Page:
ITHACA, N.Y. — In the spirit of the Thanksgiving holiday, let’s count this as something to be thankful for.

A few months back, the Voice ran a story about the 170 year-old house at 341 Coddington Road in the town of Ithaca. The owner, Orlando Iacovelli, wanted to subdivide the house’s lot, but to do so legally, the lot line would have had to go right through the house. Although a venerable old home, it is not a registered historic landmark, and its days appeared to be numbered.

As a last effort, the owner, in consultation with Historic Ithaca and with encouragement from the town, decided to go ahead with the unusual idea of offering the house up for free, if someone would move it off the property.

Lo and behold, they found someone to take them up on the offer. Enter Bill and Susan Lesser. The couple have lived in Ithaca for 40 years, and live just down the street from 341 Coddington.

“Susan and I like Greek Revivals, we like the idea of saving a historic property, the house is gutted but it has a nice feel to it, it has a lot of windows and natural light. We feel really good about what we’re doing and we feel we could make it into a real asset for us, the Coddington Road community, and the whole Ithaca area,” said Bill Lesser.

Like the house’s situation, the plans for it post-move are also fairly unusual. Ultimately, the Lessers plan to keep the house intact, but combine it with a much smaller cottage at 403 Coddington Road to produce a single-family home with two unique components.

“We presently live in another Greek Revival from the same era across the road [from the new location], it’s a house with a small lot. We were thinking of how to make better use of the space, we thought it’d be an interesting thing to do, and a way to save a historic house,” said Bill Lesser.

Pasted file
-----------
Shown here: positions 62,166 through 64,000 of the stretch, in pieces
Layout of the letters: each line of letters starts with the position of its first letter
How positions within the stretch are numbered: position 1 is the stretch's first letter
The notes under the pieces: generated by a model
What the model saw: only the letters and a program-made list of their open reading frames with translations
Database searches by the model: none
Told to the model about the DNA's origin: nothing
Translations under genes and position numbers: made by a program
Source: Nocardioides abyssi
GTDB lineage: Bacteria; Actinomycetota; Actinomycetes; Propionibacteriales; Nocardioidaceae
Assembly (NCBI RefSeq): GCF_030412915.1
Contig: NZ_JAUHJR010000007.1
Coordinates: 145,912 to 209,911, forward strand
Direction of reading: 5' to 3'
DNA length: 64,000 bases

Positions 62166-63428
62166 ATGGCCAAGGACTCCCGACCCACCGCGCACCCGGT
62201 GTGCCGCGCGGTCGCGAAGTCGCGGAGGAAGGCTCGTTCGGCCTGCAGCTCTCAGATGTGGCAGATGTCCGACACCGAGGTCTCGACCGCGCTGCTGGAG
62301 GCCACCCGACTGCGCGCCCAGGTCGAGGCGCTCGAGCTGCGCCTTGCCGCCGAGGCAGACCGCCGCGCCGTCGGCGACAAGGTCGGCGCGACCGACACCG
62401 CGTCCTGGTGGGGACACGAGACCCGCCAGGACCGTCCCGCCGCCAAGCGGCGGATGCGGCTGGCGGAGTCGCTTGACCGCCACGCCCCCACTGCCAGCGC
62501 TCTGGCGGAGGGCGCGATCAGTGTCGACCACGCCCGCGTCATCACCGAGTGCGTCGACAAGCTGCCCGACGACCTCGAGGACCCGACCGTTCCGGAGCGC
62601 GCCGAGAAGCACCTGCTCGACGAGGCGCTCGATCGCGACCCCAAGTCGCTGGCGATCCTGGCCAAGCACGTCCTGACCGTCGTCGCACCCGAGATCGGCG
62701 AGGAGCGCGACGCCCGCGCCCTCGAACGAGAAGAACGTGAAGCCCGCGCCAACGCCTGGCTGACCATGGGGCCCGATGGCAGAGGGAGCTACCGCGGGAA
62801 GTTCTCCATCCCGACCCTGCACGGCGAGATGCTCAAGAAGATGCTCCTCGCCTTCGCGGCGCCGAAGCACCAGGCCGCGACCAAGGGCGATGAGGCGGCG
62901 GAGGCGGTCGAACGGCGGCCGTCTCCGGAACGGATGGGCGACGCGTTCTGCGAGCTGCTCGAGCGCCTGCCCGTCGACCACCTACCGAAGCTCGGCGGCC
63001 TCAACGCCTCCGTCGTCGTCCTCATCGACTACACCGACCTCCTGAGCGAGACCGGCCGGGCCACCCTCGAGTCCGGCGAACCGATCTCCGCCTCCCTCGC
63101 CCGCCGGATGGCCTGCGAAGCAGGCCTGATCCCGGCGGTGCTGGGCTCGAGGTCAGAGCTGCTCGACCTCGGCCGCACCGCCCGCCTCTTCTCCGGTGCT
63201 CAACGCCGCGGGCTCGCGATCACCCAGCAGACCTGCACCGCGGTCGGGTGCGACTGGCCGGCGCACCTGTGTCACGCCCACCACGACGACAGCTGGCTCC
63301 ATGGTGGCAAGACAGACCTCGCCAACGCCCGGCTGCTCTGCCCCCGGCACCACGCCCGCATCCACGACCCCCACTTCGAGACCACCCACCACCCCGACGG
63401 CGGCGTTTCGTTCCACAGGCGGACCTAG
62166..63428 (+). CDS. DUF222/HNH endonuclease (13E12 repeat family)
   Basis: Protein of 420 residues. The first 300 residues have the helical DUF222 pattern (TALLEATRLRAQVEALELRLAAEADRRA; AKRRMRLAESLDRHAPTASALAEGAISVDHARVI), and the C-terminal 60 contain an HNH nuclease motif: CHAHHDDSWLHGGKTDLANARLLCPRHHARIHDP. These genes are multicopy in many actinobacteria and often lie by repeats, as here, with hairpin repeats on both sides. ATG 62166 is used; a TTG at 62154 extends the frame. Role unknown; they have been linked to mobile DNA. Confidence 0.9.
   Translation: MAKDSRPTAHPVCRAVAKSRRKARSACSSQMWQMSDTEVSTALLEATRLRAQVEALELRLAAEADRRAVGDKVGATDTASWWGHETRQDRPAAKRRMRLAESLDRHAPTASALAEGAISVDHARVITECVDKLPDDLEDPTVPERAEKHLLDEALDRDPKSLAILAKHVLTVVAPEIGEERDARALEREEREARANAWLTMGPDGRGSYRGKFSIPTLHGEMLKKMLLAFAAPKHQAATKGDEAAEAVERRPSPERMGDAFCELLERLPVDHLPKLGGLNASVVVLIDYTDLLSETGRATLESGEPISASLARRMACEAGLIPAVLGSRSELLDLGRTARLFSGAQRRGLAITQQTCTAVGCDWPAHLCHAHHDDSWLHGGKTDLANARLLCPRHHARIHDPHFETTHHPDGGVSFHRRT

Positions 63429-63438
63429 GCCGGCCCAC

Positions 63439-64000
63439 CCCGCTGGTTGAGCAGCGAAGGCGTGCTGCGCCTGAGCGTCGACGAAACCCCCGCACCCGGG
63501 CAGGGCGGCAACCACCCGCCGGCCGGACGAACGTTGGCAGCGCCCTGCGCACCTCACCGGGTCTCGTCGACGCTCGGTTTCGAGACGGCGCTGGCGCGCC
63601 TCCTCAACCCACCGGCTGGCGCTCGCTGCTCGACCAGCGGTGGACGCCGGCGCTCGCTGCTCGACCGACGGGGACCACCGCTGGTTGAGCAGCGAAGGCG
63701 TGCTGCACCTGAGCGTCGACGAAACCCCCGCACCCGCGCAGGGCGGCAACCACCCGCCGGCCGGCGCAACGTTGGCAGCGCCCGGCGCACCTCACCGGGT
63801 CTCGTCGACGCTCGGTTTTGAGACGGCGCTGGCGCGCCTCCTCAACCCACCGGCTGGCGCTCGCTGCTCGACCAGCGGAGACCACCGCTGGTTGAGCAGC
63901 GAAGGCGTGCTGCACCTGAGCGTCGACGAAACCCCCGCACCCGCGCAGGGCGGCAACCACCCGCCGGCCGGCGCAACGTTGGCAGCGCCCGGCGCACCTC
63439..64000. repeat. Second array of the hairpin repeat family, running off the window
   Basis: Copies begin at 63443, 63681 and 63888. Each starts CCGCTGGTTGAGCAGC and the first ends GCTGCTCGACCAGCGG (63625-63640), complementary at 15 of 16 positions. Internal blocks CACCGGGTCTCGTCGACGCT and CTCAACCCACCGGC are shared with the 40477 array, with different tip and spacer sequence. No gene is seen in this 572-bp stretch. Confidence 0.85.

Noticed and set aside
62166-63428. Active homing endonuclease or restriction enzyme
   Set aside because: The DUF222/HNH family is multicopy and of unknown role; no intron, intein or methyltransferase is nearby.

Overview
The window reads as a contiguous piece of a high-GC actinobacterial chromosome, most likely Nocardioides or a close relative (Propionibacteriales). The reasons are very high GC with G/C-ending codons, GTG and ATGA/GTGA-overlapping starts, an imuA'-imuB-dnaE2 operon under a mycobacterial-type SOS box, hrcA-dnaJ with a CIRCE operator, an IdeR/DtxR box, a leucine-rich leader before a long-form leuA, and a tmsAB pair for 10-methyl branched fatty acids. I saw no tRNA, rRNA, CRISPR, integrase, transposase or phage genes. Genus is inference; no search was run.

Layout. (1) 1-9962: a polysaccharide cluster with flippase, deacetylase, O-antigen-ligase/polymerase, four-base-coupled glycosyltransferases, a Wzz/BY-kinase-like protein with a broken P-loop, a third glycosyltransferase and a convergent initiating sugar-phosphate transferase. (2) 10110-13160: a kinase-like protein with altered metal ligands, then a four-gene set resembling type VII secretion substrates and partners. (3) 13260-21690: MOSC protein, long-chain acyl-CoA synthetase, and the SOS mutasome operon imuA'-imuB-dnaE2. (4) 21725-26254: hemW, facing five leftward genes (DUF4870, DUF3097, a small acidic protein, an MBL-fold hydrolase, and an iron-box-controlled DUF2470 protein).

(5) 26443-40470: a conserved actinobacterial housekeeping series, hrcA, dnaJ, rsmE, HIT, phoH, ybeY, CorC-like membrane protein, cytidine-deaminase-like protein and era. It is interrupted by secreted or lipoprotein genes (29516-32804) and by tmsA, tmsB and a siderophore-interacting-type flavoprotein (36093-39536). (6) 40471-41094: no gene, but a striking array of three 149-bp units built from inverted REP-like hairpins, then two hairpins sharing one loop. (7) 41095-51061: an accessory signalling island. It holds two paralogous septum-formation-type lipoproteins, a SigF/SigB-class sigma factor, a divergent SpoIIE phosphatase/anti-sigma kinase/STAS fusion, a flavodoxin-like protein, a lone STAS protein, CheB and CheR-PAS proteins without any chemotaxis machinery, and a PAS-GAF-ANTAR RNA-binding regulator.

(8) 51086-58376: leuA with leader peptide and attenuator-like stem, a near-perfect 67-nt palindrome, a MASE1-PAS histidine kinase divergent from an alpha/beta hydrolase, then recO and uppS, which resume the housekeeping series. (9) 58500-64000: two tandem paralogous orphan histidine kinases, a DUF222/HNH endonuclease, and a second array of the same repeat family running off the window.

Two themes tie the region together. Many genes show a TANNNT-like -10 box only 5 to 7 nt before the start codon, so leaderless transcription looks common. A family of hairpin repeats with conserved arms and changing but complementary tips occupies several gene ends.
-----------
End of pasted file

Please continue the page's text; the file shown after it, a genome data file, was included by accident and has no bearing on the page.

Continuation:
As one might imagine, moving a house isn’t a simple process. Although the move is just a little over 1,000 feet down the street from where it is now, we’re still talking about many tons of house. Not many construction businesses have expertise in moving a historic three-bedroom home from one location to another.

“There were only a couple around, we’re working with Dexheimer Building Movers out of Bainbridge, they came to look at the house and estimate it. They know what they’re doing, and it’s quite a process. They had to knock some holes into the foundation to lift it up a little bit, steel beams will be placed underneath as cribbing, and it will be winched from the foundation onto a trailer. It’s not for the faint of heart,” said Lesser with a chuckle. He and his wife plan to leave the house on a flatbed trailer on the property over the winter, while the new foundation is built. The two houses will then be “mated” during the spring or summer.

The project has not been without its challenges. Lesser said that it’s not a straightforward process and that the move involves a lot of negotiations and details. The couple had to work with three different companies to get the power lines raised so that the house could slip out underneath them. A side porch also had to be removed, because it was too wide to move down the road. As Lesser summed it up, “the house is free, but moving it is not cheap.”

But for all of its obstacles, it looks like the big move will be accomplished. Town of Ithaca Code Enforcement Director Bruce Bates is optimistic about the move. “We have a letter from an architect and engineer saying this is how it’s supposed to be. I am confident that this company knows what it has to do to move the house.”

Likewise, Christine O’Malley of Historic Ithaca is looking forward to this happy ending. “We’re really pleased with the outcome, and we’re happy that the town of Ithaca was able to work with the owner to forge an agreement to offer the house for free to anyone who could move it.”

So, in what has been a very stressful and often contentious month of debates and worries, there are plenty of things Ithacans can be thankful for. Thankful that a local couple has the time, money and patience to undertake this endeavor. Thankful that a house that has long been a part of Ithaca’s fabric will be saved. Thankful for a community that invests and cares about itself, its people working with each other to create positive outcomes.

For those interested in watching the move, the current schedule is to move the house during 10-11 AM on Thursday December 1st.

Brian Crandall

Brian Crandall reports on housing and development for the Ithaca Voice. He can be reached at